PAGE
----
Emergent Management of Subarachnoid

Updated: Sep 22, 2015

 Author: Rami C Zebian, MD; Chief Editor: Robert E O'Connor, MD, MPH more...

Emergent management of subarachnoid hemorrhage (SAH), including prehospital care, is
critical: An estimated 10-15% of patients die before reaching the hospital. Moreover,
mortality rate reaches as high as 40% within the first week, and about 50% die in the first 6
months. [1, 2, 3, 4, 5]

The common medical use of the term subarachnoid hemorrhage (SAH) refers to the
nontraumatic presence of blood within the subarachnoid space from some pathologic process,
usually from rupture of a berry aneurysm or arteriovenous malformation (AVM) (see the
following image).

Brain computed tomography (CT) scan
showing subtle finding of blood at the area of the circle of Willis consistent with acute
subarachnoid hemorrhage. Image courtesy of Dana Stearns, MD, Massachusetts General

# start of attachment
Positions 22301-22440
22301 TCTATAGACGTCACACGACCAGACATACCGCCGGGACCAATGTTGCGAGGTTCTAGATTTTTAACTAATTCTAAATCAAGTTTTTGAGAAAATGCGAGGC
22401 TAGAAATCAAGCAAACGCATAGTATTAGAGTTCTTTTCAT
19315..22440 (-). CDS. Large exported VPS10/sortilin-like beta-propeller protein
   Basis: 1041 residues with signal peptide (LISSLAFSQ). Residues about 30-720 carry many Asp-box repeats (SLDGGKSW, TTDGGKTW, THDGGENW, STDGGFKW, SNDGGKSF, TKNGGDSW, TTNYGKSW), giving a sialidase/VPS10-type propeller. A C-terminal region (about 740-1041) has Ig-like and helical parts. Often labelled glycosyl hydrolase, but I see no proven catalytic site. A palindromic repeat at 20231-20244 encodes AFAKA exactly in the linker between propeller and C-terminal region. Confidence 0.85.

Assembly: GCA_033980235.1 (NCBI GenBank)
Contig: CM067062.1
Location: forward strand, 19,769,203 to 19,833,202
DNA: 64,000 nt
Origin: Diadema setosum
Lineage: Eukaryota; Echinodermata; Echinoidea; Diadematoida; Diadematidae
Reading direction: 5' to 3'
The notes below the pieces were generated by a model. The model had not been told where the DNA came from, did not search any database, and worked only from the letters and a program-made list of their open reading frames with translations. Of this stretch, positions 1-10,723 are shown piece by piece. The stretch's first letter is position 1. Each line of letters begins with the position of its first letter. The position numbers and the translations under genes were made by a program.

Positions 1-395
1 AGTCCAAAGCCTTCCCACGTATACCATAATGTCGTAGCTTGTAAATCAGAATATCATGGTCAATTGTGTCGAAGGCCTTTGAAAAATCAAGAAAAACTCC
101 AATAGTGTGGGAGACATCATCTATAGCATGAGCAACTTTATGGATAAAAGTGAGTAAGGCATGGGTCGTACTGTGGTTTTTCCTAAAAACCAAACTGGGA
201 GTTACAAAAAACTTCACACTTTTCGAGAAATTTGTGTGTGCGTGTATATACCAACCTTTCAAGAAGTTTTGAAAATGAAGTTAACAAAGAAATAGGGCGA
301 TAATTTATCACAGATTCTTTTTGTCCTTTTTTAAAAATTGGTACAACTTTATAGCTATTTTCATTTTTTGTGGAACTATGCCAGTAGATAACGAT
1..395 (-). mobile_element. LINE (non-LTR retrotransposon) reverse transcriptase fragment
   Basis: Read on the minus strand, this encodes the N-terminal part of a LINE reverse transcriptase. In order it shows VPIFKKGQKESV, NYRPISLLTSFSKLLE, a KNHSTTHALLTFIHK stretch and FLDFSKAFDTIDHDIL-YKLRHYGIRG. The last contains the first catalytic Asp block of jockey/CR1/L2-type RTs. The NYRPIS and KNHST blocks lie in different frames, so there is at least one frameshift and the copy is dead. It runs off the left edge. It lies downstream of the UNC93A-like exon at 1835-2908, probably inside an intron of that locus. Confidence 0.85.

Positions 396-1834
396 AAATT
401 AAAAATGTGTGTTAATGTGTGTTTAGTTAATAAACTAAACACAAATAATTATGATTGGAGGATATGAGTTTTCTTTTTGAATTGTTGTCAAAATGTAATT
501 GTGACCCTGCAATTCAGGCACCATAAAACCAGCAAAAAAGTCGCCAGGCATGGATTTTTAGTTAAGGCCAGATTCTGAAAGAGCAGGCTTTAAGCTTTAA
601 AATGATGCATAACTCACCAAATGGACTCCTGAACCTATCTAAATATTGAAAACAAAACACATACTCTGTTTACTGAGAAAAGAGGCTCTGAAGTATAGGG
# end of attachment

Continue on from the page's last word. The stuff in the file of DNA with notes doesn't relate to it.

emergency department (ED) care essentially is limited to diagnosis and supportive therapy. Prehospital care is critical and includes the following:  Address the patient's airway. Early identification of sentinel headaches is key to reduced mortality and morbidity rates. breathing. IV. as follows:  Grade I: Mild headache with or without meningeal irritation  Grade II: Severe headache and a nonfocal examination. Prehospital Care Advances in the management of subarachnoid hemorrhage (SAH) have resulted in a relative reduction in mortality rate that exceeds 25%. or V SAH . However. Arteriovenous Malformation. including mental status  Grade IV: Obviously depressed level of consciousness or focal deficit  Grade V: Patient either posturing or comatose See also Subarachnoid Hemorrhage. with or without mydriasis  Grade III: Mild alteration in neurologic examination.SAH classification Subarachnoid hemorrhage (SAH) is classified according to 5 grades. avoid sedating these patients en route Emergency Department Care Grade I or II SAH In patients with a suspected grade I or II subarachnoid hemorrhage (SAH). and Cerebral Aneurysms. and circulatory status (ABCs)  Triage and transport patients with altered level of consciousness or an abnormal neurologic examination to the closest medical center with a computed tomography (CT) scan and neurosurgical backup  Ideally. and closely monitor the patient's neurologic status. Mortality and morbidity rates increase with age and poorer overall health of the patient. more than one third of survivors have major neurologic deficits. Subarachnoid Hemorrhage Surgery. Secure intravenous access. Grade III. Use sedation judiciously.